The flu virus is hanging on in the U.S., intensifying in some areas of the country after weeks of an apparent national decline.
Centers for Disease Control and Prevention data released Friday showed a continued national drop in flu hospitalizations, but other indicators were up—including the number of states with high or very high levels for respiratory illnesses.
“Nationally, we can say we’ve peaked, but on a regional level it varies,” said the CDC’s Alicia Budd. “A couple of regions haven’t peaked yet.”
Flu-like illnesses seem to be proliferating in the Midwest, and last week were at high levels in 23 states—up from 18 the week before, CDC officials said.
Flu generally peaks in the U.S. between December and February. National data suggests this season’s peak came around late December, but a second surge is always possible. That’s happened in other flu seasons, with the second peak often—but not always—lower than the first, Budd said.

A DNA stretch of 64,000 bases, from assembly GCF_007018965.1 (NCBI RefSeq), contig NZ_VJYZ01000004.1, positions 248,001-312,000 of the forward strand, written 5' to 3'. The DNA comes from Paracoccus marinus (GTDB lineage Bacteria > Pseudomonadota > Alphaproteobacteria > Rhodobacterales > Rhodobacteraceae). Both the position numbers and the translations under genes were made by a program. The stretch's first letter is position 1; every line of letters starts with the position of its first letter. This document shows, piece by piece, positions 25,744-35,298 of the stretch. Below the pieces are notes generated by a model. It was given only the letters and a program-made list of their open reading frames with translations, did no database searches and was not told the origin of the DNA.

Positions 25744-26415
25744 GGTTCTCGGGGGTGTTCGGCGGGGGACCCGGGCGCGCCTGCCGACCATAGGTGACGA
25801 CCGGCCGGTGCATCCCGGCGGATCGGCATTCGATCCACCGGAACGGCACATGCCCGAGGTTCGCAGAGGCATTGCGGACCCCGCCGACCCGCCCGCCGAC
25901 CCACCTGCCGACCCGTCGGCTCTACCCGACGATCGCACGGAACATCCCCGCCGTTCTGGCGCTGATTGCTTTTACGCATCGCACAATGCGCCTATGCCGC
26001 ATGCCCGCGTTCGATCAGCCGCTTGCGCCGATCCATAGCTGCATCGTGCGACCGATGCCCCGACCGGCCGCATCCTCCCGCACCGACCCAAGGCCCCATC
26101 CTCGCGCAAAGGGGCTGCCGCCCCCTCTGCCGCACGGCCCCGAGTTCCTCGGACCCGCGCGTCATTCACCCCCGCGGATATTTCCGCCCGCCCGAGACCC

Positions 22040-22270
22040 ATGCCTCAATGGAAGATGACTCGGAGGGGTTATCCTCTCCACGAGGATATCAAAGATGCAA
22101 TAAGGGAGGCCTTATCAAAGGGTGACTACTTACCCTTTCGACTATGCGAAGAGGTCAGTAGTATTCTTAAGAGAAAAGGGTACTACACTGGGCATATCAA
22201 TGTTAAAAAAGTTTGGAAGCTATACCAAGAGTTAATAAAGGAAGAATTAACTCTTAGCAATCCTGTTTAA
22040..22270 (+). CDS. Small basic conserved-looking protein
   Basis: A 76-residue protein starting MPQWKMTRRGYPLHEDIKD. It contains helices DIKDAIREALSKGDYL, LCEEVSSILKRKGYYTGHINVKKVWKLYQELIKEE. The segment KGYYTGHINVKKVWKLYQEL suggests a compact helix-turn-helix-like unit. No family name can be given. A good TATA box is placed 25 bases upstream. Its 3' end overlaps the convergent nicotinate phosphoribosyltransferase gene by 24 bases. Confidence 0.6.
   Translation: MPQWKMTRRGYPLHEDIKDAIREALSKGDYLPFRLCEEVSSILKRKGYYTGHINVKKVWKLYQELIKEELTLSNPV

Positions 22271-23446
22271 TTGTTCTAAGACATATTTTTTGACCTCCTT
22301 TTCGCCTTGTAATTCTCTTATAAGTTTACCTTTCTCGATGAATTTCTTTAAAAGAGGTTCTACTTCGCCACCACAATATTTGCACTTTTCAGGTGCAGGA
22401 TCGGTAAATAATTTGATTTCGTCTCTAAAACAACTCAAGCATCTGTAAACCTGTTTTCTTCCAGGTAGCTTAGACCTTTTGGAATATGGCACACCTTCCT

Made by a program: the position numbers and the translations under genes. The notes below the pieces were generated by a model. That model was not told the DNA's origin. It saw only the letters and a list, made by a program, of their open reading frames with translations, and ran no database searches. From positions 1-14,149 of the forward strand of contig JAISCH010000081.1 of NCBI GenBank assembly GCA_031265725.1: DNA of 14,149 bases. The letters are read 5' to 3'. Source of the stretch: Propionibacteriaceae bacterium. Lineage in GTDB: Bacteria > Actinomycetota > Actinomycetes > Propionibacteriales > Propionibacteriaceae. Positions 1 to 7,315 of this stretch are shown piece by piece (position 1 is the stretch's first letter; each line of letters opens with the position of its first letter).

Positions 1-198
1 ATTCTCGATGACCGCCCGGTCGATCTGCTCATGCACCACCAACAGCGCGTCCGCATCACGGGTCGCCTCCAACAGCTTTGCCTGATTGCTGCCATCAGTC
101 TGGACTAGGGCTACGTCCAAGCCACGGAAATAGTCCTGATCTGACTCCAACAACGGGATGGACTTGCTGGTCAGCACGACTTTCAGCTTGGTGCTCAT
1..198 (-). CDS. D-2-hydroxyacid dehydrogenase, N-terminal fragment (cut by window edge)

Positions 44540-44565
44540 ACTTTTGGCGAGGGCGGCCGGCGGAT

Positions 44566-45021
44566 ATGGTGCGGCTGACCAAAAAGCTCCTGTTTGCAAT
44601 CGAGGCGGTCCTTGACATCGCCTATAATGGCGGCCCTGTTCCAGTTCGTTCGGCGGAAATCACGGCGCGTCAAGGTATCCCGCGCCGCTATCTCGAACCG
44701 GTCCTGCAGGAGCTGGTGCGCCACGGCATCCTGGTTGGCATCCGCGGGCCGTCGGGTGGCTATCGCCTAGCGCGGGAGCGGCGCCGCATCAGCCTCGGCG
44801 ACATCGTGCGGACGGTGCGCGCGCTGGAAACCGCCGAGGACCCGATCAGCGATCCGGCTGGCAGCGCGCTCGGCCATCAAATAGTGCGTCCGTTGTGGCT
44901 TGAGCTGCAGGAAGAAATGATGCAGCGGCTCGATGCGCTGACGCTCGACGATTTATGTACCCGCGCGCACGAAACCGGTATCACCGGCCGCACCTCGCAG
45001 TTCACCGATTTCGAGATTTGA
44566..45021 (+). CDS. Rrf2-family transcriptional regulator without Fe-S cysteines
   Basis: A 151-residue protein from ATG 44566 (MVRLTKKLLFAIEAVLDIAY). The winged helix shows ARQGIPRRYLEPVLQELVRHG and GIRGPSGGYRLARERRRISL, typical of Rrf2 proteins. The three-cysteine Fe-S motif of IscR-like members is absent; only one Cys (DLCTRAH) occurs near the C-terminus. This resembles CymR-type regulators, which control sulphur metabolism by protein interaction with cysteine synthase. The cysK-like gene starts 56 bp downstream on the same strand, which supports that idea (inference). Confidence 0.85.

So far, the season has been relatively typical, Budd said. According to CDC estimates, since the beginning of October, there have been at least 22 million illnesses, 250,000 hospitalizations, and 15,000 deaths from flu. The agency said 74 children have died of flu.
COVID-19 illnesses seems to have peaked at around he same time as flu. CDC data indicates coronavirus-caused hospitalizations haven’t hit the same levels they did at the same point during the last three winters. COVID-19 is putting more people in the hospital than flu, CDC data shows.
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Flu hangs on in US, fading in some areas and intensifying in others (2024, February 9)
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